A little while ago, I decided to split the Chapman Track Creator project up into two projects. One specifically for NR2003 called “Sandbox 2” and the other for the rest of the simulators called “Chapman Track Creator”. Because of this split I have now decided to use this blog to post updates that concern both track editors. And I’ve been working on making DLL files that both track editors need in order to work properly. These DLL files will contain the necessary components for both track editors. I will attempt to explain how this new system is going to work.
To start, one of the changes I have made to the scene objects is that they no longer have anything being derived from them. Instead, they will have “components” attached to them that give them their functionality. The old system was based off of how Roblox does it’s game objects. The new system is based off of how the Unity and Unreal game engines do their game objects.
Under the old system, there would be a “Geometry” object that was derived from the “SceneObject” class. Parented to the Geometry object would be several “Segment” objects also derived from the SceneObject class. But in order to make the paths work correctly, there would need to be an “Arc” or “Spiral” object which would be derived from the “Path” class which would be derived from the SceneObject class. So we have a minimum of three levels in our hierarchy just to get track geometry. That’s in addition to the Geometry object being parented to a “TrackCourse” or “RaceTrack” object, which are themselves derived from SceneObject. If Geometry was parented to a TrackCourse object, then that object would be parented to a RaceTrack object.
As I have recently discovered, this old method of deriving new objects from SceneObject was the hard way to do things. The functionality of the entire SceneObject would be hard-coded into the objects derived from it with the complexity of integrating the functionalities together becoming more and more difficult. By changing all those derived objects into components that are attached to a SceneObject instead of being derived from it, I gain a lot more flexibility in how these objects are combined.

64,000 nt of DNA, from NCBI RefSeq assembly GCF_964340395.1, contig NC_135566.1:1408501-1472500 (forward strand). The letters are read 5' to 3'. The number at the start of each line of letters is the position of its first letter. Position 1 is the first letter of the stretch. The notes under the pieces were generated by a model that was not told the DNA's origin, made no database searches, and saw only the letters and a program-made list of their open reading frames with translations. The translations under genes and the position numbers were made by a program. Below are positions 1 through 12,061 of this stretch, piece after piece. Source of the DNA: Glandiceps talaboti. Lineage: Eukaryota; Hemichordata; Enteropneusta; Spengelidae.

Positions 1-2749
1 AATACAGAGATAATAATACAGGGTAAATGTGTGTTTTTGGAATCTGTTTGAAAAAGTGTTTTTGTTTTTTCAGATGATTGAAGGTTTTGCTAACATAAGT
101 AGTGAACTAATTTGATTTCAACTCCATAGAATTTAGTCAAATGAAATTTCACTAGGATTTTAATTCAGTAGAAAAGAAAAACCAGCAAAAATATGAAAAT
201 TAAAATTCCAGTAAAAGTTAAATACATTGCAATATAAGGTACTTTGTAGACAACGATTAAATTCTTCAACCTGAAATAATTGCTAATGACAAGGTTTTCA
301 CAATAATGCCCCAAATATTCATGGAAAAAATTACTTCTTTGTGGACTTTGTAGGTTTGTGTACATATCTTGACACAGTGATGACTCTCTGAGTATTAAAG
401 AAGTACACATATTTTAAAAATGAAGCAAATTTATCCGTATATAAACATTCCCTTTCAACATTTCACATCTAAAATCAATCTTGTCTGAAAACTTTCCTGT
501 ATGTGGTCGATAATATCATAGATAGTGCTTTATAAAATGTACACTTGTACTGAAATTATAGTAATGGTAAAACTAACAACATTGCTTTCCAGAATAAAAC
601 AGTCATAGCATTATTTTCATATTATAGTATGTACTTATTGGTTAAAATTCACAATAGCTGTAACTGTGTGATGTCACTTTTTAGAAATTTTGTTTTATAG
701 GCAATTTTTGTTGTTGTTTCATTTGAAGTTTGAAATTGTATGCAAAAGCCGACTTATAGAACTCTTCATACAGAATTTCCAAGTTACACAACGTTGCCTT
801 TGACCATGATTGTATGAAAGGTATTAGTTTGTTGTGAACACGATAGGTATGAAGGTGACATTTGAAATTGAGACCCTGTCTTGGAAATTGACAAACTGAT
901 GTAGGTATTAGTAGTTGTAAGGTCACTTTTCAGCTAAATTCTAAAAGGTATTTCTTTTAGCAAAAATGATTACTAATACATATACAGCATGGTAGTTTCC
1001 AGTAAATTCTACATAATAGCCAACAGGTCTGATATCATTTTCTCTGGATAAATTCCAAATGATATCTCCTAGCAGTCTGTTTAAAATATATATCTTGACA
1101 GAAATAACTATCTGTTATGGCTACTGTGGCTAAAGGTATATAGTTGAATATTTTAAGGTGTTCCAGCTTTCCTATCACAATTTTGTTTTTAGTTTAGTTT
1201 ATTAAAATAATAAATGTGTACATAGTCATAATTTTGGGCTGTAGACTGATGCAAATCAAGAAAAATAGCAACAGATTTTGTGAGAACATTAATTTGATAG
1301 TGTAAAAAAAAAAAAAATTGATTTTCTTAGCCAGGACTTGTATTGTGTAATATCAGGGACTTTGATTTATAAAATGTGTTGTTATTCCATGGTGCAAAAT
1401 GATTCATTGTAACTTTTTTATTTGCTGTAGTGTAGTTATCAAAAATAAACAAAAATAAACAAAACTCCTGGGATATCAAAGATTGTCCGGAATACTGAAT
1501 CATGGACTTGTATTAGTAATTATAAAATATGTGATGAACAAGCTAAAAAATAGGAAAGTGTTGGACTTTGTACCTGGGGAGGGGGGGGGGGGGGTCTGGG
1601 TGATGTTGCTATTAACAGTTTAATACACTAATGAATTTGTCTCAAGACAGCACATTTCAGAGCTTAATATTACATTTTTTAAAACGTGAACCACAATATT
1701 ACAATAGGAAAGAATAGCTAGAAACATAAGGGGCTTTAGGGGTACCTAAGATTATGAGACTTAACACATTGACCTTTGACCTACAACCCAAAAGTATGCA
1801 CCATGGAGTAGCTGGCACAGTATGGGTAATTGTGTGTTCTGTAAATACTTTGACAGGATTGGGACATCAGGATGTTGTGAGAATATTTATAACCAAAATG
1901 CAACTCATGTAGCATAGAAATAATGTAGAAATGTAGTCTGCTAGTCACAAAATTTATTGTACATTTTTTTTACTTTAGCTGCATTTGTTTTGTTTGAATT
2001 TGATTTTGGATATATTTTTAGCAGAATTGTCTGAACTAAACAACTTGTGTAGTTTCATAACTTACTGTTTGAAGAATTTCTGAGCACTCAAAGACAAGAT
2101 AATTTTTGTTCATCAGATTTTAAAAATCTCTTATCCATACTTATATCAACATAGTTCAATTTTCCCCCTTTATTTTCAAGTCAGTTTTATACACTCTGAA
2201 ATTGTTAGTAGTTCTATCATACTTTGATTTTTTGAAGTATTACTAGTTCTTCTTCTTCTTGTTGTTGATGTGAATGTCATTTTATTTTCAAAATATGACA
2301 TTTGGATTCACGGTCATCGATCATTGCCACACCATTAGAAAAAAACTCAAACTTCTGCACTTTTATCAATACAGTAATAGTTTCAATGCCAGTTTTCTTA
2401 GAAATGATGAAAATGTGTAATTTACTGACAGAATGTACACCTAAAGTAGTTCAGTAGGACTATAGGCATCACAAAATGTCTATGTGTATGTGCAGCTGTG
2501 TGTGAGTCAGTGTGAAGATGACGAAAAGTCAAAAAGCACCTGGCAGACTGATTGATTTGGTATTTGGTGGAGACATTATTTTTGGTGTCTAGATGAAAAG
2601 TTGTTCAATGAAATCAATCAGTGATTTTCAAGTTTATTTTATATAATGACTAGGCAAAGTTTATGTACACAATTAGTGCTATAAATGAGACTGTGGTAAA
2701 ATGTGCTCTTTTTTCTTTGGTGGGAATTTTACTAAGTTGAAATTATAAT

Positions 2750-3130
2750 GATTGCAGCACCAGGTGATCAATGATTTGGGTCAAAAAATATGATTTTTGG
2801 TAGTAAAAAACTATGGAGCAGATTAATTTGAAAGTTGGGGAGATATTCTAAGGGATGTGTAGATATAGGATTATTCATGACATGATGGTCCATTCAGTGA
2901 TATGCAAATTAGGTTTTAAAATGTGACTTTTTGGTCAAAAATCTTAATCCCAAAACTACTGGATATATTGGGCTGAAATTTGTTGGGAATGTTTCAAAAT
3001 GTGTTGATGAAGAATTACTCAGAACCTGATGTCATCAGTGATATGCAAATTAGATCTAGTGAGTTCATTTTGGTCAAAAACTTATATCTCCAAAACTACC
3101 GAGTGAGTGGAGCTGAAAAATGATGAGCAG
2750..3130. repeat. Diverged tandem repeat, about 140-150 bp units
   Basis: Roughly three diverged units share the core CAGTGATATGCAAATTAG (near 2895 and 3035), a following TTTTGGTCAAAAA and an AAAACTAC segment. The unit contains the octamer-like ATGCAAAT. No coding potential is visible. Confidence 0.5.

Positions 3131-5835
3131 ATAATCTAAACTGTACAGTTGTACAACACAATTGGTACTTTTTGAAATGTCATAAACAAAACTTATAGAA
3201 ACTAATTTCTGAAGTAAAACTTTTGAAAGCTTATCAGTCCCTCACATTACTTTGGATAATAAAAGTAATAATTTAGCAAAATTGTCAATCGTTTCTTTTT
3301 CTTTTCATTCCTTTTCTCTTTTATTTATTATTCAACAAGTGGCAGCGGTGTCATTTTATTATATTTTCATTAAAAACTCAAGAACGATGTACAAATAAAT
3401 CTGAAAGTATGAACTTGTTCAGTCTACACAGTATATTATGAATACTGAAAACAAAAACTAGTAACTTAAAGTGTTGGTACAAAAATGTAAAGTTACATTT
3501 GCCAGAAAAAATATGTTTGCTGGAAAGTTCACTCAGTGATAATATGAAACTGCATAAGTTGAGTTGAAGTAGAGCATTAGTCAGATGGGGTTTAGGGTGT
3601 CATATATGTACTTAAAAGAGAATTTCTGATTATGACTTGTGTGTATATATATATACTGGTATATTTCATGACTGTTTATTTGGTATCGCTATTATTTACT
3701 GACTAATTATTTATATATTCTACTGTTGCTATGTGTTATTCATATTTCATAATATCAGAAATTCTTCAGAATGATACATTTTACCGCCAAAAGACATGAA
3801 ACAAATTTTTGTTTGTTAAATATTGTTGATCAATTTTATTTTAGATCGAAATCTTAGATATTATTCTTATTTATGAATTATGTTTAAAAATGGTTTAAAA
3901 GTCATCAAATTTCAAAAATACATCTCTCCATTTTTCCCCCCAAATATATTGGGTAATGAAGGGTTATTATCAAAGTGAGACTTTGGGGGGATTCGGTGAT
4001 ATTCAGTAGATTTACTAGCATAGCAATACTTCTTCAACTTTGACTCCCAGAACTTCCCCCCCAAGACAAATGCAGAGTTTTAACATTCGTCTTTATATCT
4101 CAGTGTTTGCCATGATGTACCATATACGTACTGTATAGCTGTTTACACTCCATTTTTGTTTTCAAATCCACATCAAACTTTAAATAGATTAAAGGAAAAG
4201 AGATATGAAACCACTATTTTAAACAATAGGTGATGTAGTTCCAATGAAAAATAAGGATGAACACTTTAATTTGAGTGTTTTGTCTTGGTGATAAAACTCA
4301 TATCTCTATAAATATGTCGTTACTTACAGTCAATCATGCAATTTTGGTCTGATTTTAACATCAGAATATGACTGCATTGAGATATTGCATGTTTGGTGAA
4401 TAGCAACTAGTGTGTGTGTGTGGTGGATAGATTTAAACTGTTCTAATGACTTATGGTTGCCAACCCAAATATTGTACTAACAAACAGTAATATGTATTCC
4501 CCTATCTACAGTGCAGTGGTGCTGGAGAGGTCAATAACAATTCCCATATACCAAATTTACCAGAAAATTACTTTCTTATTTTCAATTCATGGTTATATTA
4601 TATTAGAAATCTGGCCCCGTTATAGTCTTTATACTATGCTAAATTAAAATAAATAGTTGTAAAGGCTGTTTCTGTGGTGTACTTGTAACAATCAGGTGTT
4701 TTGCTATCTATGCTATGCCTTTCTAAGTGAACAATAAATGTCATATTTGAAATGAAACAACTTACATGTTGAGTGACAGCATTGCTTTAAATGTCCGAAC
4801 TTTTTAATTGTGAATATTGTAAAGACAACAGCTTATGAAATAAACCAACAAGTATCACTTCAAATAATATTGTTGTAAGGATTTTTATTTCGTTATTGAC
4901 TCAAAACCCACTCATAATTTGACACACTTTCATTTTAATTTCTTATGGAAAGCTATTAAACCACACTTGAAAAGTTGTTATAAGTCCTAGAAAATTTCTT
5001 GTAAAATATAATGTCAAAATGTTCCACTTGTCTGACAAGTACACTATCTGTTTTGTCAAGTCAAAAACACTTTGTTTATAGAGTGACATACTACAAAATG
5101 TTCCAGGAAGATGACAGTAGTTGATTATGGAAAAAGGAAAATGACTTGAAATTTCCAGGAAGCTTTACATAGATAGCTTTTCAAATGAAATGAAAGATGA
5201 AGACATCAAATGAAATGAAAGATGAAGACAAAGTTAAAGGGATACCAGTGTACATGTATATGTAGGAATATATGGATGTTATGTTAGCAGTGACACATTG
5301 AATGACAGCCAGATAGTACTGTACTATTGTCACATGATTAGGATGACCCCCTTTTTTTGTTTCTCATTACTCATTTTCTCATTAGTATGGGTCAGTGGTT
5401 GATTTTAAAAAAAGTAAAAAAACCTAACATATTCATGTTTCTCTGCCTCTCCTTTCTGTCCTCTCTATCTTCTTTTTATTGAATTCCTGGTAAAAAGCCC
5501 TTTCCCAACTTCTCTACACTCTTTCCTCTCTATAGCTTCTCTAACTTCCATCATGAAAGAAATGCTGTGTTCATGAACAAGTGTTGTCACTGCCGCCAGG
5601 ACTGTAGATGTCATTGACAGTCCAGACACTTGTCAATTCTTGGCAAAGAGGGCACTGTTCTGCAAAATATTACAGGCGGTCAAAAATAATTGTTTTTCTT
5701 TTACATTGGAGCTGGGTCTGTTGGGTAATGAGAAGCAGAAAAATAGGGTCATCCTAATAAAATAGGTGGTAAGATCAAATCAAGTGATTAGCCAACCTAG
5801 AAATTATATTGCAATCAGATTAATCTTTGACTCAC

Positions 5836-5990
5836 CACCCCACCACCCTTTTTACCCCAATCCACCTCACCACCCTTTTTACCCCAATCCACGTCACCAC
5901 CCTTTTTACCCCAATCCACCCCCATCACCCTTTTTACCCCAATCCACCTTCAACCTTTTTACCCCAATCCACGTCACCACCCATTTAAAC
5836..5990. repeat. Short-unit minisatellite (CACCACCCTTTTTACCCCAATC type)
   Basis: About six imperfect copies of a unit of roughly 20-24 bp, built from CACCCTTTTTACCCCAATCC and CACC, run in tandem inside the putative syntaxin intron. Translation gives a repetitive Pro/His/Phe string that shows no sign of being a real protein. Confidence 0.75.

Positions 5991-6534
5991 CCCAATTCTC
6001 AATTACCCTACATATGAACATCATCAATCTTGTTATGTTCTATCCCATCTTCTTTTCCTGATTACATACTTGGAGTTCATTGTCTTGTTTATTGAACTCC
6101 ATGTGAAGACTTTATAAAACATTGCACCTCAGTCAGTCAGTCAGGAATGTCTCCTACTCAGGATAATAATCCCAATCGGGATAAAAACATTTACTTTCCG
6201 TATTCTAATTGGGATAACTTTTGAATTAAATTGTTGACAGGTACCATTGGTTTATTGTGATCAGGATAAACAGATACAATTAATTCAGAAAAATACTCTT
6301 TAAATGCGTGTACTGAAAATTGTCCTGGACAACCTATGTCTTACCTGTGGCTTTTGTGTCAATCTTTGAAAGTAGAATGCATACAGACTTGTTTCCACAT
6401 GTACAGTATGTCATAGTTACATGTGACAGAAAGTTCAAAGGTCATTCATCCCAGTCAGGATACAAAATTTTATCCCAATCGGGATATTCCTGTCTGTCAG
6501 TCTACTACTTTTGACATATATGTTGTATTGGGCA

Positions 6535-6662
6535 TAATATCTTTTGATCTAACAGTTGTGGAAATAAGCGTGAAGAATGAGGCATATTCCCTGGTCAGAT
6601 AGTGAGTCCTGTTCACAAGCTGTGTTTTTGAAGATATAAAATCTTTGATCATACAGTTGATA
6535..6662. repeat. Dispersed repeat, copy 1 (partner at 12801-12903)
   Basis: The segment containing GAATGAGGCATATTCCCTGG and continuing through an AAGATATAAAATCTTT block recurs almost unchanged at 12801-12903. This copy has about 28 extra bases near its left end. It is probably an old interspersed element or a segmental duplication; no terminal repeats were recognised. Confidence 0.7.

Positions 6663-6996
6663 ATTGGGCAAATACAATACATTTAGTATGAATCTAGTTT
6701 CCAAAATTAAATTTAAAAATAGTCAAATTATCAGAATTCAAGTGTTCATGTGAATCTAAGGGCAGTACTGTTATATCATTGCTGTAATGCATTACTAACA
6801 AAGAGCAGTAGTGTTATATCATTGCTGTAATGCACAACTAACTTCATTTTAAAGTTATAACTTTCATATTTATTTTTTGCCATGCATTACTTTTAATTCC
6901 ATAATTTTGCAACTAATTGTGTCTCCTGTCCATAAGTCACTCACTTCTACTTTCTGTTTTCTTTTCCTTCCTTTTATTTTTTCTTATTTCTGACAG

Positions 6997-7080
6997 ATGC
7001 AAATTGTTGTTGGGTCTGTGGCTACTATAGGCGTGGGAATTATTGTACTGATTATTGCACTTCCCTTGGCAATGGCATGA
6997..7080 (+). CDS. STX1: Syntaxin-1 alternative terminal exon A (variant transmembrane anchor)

For example: Let’s say we want to have a wall that also defines the edge of a surface. With the old method, we would create a WSection and FSection object. For the FSection, the inheritance is “SceneObject->Section->FSection” and for the WSection, the inheritance is “SceneObject->Section->FSection->WSection”. The WSection would essentially override all of the functionality of the FSection, which is why we would need two separate instances under the old system.
But under the new system, we only need to create one SceneObject and attach “Section”, “Surface” and “Wall” components to that object. The effect is the same, but the code does not have to be implemented twice for the two objects. And all three of the components mentioned derive directly from the “Component” class, making the inheritance hierarchy much simpler to maintain.
Now, let’s say that you don’t want that section to be both a surface edge and a wall, but rather a surface edge, and elevation profile. Just remove the “Wall” component and add the “Elevation” component and you’re done! Plus, since we can’t have elevation profiles in the same spots as walls, rather than checking to make sure our WSections and XSections don’t overlap, we just check to see if there’s a Wall component already in place. We also won’t have to drag the XSection into the proper position for it to overlap with the FSection.
The SceneObject and Components will be in one DLL. There are other DLLs that I’m making which both track editors will need: One for the Scene Explorer, one for the Properties Window, and one for the Component Viewer. The Component Viewer will simply be a list of components that a SceneObject has. The Properties Window will only list the properties for the selected component of the selected SceneObject. Tests of the Scene Explorer DLL have shown that the track editors will accept these modules as DLLs, but it also means that some of the code needs to be reworked to prevent potential conflicts between the DLLs and the track editors.
Now, because of how much trouble Visual Studio has given me with this project, there is a lot of code for the track editors scattered all over my hard drive which I need to get organized into the current, working project. I also need to sort out which bits of code to keep and which to discard. Also, I tried to take a shortcut with the event system which didn’t work. Fortunately, I discovered that I simply went the wrong way with the shortcut, so reimplementing the event system didn’t take very long. The real hold-up with the new system is how to keep the menu items and other resources from conflicting with each other. Although I might be overthinking that one too.